by Laurie Green Since 2017, undergraduate students in my postwar women’s history seminars have had the unique opportunity to engage in intergenerational dialogues with women who were student activists at the University of Texas and the surrounding community during the 1960s and 1970s. As part of the Austin Women Activists Oral History Project, they have […]
15 Minute History
Host: Augusta Dell’Omo, Doctoral Candidate, Department of History, The University of Texas at Austin
Guest: Christopher Rose, Postdoctoral Fellow, Institute for Historical Studies, The University of Texas at Austin
In the age of coronavirus and COVID-19, comparisons are being made to an unusually long-lived and virulent epidemic of influenza that occurred a century ago. The so-called “Spanish” flu went around the world in three waves, claiming more than fifty million lives–more than perished in the just-ended First World War. What was the Spanish flu? Why was it called that? And can we learn anything about what’s in store during the coronavirus pandemic of 2019-20 by casting our eyes back a century?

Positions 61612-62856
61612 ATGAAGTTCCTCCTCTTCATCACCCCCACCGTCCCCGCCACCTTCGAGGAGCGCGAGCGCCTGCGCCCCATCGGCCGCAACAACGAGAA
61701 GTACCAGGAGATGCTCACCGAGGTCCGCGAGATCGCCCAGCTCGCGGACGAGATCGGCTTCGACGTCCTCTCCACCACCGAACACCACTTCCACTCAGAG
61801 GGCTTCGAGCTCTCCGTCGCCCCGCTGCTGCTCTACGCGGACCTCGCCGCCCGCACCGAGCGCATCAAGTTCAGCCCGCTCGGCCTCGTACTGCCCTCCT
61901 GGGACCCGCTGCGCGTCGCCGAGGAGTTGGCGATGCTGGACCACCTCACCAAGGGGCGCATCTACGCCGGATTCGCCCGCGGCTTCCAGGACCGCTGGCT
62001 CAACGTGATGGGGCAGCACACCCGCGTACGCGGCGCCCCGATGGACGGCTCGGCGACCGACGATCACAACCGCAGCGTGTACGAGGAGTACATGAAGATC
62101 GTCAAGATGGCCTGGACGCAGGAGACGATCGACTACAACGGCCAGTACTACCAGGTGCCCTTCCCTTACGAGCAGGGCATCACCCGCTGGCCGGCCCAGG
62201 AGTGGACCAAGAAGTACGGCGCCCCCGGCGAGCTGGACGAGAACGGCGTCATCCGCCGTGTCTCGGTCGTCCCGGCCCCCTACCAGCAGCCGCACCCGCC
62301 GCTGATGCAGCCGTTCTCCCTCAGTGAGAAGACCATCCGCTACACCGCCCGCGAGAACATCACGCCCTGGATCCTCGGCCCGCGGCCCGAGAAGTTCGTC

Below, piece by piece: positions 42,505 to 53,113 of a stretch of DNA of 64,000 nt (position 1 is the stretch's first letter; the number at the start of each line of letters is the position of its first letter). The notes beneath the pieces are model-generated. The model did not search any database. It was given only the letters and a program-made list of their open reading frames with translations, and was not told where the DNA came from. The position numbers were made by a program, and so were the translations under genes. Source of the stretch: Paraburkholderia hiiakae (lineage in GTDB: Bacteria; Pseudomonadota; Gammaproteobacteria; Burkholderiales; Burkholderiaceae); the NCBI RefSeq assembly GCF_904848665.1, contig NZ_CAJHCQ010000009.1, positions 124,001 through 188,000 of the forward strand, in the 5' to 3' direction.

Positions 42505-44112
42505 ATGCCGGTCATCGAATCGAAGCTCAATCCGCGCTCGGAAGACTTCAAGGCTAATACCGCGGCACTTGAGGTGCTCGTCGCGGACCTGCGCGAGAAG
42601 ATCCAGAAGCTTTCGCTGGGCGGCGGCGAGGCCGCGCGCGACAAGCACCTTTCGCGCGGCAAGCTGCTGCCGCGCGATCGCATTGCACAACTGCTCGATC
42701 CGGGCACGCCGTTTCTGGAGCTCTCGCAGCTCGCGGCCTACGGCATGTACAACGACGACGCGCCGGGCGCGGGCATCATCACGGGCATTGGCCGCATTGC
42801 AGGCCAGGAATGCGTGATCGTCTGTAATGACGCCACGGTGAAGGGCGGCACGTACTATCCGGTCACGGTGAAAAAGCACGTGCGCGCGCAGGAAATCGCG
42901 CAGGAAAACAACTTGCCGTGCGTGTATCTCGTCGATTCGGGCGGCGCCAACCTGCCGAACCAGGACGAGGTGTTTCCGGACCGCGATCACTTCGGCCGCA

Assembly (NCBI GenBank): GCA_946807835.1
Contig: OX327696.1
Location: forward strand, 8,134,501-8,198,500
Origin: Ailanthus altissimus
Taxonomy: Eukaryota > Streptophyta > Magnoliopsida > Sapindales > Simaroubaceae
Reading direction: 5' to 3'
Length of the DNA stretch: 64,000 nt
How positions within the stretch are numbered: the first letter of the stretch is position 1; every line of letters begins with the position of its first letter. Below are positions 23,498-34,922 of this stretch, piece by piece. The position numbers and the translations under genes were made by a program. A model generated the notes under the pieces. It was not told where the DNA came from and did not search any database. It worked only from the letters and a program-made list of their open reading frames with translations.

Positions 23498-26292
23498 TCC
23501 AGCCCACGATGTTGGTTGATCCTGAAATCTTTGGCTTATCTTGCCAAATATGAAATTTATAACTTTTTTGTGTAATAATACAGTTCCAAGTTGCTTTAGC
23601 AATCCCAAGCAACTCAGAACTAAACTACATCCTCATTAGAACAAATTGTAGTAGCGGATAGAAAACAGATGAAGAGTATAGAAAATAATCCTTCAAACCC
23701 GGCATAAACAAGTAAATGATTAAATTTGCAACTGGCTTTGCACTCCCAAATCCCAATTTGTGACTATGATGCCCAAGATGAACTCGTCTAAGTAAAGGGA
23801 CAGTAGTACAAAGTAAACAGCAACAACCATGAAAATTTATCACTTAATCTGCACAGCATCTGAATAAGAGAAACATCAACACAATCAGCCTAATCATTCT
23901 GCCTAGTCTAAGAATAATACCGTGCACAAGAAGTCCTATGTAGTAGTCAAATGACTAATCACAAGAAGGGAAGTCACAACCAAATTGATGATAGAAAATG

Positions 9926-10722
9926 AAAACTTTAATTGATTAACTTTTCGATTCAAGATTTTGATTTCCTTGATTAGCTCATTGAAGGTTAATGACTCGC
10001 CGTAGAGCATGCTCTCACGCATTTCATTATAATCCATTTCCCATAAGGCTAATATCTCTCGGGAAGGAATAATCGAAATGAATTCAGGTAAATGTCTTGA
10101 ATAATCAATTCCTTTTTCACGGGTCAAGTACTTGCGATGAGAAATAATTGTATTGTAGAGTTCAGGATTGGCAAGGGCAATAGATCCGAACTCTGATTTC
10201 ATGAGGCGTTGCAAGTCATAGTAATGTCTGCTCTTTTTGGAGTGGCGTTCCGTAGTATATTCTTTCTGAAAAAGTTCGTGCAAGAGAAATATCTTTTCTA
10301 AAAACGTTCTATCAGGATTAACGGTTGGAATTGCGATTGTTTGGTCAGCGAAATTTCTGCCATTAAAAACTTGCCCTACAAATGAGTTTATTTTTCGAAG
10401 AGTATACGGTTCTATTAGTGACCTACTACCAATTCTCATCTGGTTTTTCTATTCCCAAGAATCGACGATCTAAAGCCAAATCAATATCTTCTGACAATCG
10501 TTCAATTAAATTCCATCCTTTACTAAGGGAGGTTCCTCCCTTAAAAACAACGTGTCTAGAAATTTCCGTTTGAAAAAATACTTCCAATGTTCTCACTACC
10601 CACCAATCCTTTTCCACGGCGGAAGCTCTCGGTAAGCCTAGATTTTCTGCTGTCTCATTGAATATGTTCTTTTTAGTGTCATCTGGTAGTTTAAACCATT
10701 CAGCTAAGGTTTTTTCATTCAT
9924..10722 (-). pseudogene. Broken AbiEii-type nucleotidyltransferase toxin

Host: Nicolás González Quintero, Ph.D. Candidate in History
Guest: Lina del Castillo, Associate Professor of Latin American History
The historian Andre Gunder Frank has theorized that former colonies cannot develop economically until they have overcome the legacy of their colonial past. The ways that the United States has overcome the legacy of its colonial past with Great Britain is, in many ways, unique, especially by comparison to the former Spanish Americas.
Today’s guest, Lina del Castillo, recently published a book titled Crafting Republic for the World: Scientific, Geographic, and Historiographic Inventions of Colombia, which offers a new understanding of how Gran Colombia–which split from Spain at the beginning of the 19th century, and then further subdivided into Panama, Colombia, Venezuela, and Ecuador–came to deal with its own past, and the role that science, geography, and history came to play alongside politics as the former colonies grew into nationhood.